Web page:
Lexus has released details about the four driving modes that will be included in its forthcoming CT 200h hybrid. The sporty compact is the second dedicated hybrid offering from the carmaker and is intended to boost the fun factor for luxury hybrid drivers—while still being capable of delivering fuel economy approaching the Toyota Prius’s 50 MPGs.
For the CT 200h, Lexus will essentially replace the Power mode found in its other dedicated hybrid, the HS 250h, with a new Sport mode which will be tooled towards maximum performance and handling. In Sport mode throttle is cranked up considerably, power control from the battery increases by about 15 percent, and the CT’s Electronic Power Steering is adjusted to be more responsive. Lexus will also make its Vehicle Stability and Traction Control systems more passive, allowing for more driver control.
These adjustments obviously cut into fuel economy, but much of the joy of owning a car like this isn’t so much the extra performance it provides in all driving situations but the knowledge that it’s there if you’re in the mood for it.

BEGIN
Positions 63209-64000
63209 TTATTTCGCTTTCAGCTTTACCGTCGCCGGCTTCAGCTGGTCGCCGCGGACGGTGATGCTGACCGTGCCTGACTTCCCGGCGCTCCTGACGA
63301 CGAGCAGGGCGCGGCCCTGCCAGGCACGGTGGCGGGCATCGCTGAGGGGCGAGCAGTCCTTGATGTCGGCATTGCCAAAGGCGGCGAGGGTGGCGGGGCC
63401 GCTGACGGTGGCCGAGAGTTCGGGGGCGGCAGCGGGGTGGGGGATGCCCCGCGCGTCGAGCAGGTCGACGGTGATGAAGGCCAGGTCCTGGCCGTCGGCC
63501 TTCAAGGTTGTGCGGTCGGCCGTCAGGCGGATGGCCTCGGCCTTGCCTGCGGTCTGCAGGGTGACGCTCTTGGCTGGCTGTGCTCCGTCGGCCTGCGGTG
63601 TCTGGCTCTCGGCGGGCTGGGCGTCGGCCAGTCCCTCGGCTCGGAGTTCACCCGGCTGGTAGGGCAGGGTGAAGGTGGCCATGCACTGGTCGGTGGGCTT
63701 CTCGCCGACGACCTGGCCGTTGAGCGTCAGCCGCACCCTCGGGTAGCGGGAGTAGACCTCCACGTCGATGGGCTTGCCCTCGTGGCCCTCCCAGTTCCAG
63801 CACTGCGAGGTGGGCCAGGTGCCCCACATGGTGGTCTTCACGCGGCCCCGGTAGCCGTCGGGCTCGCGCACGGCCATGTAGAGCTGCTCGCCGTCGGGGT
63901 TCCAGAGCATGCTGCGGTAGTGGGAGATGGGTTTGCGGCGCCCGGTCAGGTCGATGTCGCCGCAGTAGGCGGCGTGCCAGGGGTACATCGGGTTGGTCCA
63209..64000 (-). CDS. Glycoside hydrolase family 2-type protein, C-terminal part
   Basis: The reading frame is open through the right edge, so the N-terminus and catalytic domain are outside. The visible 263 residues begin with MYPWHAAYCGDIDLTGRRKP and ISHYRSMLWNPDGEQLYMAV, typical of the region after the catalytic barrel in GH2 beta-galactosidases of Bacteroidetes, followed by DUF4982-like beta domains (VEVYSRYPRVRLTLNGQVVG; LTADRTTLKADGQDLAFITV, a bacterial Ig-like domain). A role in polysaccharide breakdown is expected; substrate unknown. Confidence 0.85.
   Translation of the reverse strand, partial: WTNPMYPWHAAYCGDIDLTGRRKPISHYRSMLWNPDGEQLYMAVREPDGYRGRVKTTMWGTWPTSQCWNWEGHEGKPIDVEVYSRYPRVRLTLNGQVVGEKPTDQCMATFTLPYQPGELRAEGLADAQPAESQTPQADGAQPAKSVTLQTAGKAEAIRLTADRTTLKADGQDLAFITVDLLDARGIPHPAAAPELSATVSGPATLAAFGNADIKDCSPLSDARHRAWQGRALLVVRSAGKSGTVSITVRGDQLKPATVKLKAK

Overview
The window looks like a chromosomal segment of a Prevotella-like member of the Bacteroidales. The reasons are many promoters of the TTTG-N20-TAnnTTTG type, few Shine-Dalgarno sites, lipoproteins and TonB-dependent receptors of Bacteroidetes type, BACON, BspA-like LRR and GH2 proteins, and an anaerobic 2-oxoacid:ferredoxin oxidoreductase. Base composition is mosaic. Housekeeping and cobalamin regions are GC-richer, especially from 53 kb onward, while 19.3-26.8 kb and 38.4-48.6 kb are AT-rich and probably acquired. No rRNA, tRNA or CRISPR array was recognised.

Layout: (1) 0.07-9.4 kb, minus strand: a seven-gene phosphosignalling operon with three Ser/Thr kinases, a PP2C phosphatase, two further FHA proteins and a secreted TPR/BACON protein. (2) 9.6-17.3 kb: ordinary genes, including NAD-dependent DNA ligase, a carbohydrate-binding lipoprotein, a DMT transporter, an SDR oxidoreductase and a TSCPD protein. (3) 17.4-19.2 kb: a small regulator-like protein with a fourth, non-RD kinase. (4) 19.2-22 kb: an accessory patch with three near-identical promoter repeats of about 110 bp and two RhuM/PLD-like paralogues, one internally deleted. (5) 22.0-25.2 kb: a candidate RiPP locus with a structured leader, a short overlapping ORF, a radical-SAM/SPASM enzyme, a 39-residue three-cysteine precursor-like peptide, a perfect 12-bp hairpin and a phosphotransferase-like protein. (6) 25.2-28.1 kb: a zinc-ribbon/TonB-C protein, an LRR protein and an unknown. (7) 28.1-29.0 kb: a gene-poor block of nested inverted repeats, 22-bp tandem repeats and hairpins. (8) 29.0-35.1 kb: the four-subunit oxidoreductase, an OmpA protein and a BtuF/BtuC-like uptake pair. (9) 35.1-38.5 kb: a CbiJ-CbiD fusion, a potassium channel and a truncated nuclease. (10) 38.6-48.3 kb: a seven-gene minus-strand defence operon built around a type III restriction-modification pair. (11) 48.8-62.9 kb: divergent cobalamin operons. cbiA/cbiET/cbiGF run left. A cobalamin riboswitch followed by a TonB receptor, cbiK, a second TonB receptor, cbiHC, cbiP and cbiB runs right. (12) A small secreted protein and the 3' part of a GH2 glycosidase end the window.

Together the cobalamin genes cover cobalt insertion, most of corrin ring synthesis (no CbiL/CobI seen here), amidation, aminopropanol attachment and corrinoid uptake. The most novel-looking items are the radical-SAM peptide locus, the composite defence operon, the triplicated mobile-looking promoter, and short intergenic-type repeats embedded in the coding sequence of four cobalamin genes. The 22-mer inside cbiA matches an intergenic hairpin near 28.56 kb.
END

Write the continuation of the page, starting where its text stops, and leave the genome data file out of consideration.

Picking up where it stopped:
The three more efficient driving modes are called Normal, Eco, and EV. EV mode allows drivers to go all-electric for up to a mile—so long as the car is kept below 25 mph. Normal mode utilizes Toyota’s Electronically Controlled Continuously Variable Transmission, allowing the car to respond to changing driving conditions by instantaneously adjusting its gear ratios. Eco mode alters that formula to provide maximized fuel economy for gas-electric driving—slowing cabin cooling, limiting throttle and accelerating battery charging.
The CT 200h will essentially be smaller, more aerodynamic, 5-door hatchback version of the HS 250h—which had the same sized wheelbase as the Toyota Prius but dialed-down aerodynamics for the sake of a roomier, more luxurious interior—at the expense of about 15 MPGs of fuel economy. Lexus has essentially reversed that process for the CT 200h, with the result being a smaller, more efficient luxury small car that can still pack a punch when needed.
The car will hit dealerships in the United States early next year.